Before he could pursue his training, however, German troops invaded Hungary in 1944. When the Soviet army advanced on Budapest in early 1945, Korab and his family fled their home above the Danube River. Among the few items Korab saved was a Leica camera his father had bought from a retreating German soldier.
Hungary under Soviet rule was inhospitable to many capitalists, including Korab's father, who was imprisoned for several months in 1948. After his release, he launched plans for Korab to leave the country. On New Year's Day in 1949, Korab began a long trek to Austria, trudging for hours over snow-covered terrain with a white sheet for camouflage.
He eventually made his way to Salzburg, the seat of the American occupation, where he got a job in a photo lab that served enlisted men and women.
In 1950 Korab moved to Paris. He studied architecture at the Ecole des Beaux-Arts and worked as a draftsman for Le Corbusier, the pioneer of modern architecture. He earned his degree in 1954.
That year he met an American woman, Sally Dow, who was from Royal Oak, Mich., and married her in Paris. She persuaded him to move to Royal Oak. Their marriage ended in divorce.
In 1960 Korab married Monica Kane, who became his business manager and archivist. She survives him, along with their two children, Christian and Alexandra.
Korab went to work for Saarinen in 1956, when the firm was immersed in the TWA project. His skill with the camera made him a unique asset to the design team as they plotted out the terminal's sculptural forms and complex spaces. Long before computer-aided design, Korab literally used smoke and mirrors to create photographs of large-scale models of the building. The photos were so effective at giving the client a sense of being in the space that, Korab said in Comazzi's book, "they bought the whole project without even seeing the model."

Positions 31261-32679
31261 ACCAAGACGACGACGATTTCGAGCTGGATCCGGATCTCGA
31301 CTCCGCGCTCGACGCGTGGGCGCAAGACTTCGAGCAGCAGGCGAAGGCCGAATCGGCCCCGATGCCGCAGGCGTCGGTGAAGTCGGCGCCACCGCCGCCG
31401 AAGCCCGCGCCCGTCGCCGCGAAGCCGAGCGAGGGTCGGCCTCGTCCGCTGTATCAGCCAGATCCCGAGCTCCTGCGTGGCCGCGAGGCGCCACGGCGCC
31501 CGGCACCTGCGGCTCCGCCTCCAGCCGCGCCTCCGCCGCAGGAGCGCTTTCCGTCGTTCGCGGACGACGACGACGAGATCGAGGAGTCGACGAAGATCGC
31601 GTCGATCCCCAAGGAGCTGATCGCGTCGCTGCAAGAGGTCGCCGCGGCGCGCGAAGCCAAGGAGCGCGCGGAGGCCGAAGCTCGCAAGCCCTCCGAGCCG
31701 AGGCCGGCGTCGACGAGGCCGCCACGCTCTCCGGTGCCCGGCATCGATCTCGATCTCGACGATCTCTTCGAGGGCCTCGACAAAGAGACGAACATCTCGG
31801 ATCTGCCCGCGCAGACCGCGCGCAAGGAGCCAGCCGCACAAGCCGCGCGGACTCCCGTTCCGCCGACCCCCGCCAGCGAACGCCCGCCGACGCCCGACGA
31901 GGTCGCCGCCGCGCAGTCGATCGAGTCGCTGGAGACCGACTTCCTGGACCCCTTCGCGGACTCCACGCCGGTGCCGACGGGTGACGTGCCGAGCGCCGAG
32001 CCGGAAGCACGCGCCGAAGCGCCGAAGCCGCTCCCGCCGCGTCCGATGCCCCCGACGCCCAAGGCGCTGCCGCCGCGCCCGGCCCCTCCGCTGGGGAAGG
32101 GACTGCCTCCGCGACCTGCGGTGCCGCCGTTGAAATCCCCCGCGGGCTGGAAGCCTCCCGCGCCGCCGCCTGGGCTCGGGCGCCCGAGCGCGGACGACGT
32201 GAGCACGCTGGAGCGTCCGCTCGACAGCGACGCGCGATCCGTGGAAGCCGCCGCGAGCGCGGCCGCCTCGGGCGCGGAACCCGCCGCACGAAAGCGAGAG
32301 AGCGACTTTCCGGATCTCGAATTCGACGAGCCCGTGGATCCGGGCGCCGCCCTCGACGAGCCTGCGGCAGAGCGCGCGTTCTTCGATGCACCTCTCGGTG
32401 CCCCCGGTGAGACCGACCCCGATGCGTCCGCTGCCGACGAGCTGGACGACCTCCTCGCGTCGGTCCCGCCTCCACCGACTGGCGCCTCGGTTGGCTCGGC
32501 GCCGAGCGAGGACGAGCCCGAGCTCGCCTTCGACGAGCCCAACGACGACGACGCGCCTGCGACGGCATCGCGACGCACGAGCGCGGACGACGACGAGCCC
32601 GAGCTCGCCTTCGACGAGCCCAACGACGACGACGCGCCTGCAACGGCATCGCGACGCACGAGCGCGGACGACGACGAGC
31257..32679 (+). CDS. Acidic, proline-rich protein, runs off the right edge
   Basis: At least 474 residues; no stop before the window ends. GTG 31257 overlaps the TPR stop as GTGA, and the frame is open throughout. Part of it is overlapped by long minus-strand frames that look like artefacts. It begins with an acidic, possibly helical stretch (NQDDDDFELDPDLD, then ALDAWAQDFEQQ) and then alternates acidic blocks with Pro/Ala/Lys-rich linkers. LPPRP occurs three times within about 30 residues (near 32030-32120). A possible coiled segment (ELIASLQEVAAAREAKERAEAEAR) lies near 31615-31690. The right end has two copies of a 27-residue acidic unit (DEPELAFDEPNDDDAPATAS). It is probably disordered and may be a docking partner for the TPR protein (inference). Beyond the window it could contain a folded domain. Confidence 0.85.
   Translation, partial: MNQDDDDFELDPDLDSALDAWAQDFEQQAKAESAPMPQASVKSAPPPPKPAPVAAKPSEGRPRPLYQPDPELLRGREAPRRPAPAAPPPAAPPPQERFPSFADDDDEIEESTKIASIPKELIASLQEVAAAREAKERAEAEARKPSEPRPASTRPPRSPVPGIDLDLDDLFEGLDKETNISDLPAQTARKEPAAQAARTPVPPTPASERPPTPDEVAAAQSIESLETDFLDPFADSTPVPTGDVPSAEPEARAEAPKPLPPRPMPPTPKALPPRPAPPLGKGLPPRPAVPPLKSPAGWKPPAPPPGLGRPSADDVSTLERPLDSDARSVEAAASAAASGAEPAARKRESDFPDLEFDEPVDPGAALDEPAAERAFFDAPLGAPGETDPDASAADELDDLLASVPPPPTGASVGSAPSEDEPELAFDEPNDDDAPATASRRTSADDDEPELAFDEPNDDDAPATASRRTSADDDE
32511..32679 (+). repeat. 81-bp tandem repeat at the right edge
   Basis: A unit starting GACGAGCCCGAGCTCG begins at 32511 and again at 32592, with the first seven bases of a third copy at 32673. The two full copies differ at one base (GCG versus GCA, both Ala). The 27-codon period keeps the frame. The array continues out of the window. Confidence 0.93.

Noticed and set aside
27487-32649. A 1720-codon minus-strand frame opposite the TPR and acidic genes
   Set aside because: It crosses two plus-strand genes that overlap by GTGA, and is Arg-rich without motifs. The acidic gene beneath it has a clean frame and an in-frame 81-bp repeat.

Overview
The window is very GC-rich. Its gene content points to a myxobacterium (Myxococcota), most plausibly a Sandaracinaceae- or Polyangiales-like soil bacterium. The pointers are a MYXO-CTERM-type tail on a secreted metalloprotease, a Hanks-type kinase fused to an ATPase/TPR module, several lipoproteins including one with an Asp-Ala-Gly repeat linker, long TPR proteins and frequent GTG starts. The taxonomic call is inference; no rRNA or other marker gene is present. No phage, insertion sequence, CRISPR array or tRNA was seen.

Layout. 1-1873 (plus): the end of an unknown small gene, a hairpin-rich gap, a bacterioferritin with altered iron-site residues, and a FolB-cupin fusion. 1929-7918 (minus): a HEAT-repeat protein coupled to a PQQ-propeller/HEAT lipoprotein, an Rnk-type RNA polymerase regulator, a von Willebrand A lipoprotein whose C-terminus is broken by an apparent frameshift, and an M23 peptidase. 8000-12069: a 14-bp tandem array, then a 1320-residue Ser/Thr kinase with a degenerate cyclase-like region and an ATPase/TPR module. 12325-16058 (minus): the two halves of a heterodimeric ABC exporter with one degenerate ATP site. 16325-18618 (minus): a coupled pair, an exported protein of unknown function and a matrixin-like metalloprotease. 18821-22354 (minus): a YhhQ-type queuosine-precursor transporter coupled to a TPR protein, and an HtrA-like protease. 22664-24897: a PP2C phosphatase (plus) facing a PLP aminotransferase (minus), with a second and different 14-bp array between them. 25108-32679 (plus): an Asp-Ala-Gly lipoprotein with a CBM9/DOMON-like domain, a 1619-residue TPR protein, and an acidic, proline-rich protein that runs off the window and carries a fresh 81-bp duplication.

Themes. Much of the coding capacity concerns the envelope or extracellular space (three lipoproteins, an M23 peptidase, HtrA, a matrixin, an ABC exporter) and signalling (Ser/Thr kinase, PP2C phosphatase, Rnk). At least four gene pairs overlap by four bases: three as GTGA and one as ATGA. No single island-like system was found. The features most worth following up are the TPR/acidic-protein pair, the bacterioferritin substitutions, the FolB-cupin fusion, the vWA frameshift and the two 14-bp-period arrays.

His photography for the TWA project "effectively ended his career as a practicing architect," Comazzi wrote. He left Saarinen's office in 1958 and concentrated on architectural photography noted for its artistic approach to its subjects. In 1964 his efforts brought him the American Institute of Architects Medal for Architectural Photography.
In 1994 he curated a collection of photographs that President Clinton gave as a state gift to Hungarian President Arpad Goncz. Korab's choices offered a glimpse of what he saw as the good and bad in American culture, juxtaposing images of architectural masterpieces with a lonely prairie schoolhouse and an urban patch cluttered with neon signs and power lines.
"He was once asked to describe his own work," Comazzi said. "He said it was soft-spoken with a bite. He was incredibly charming, a gentleman of another era. But, having been an outsider, he understood the flaws in American culture and was willing to represent both sides."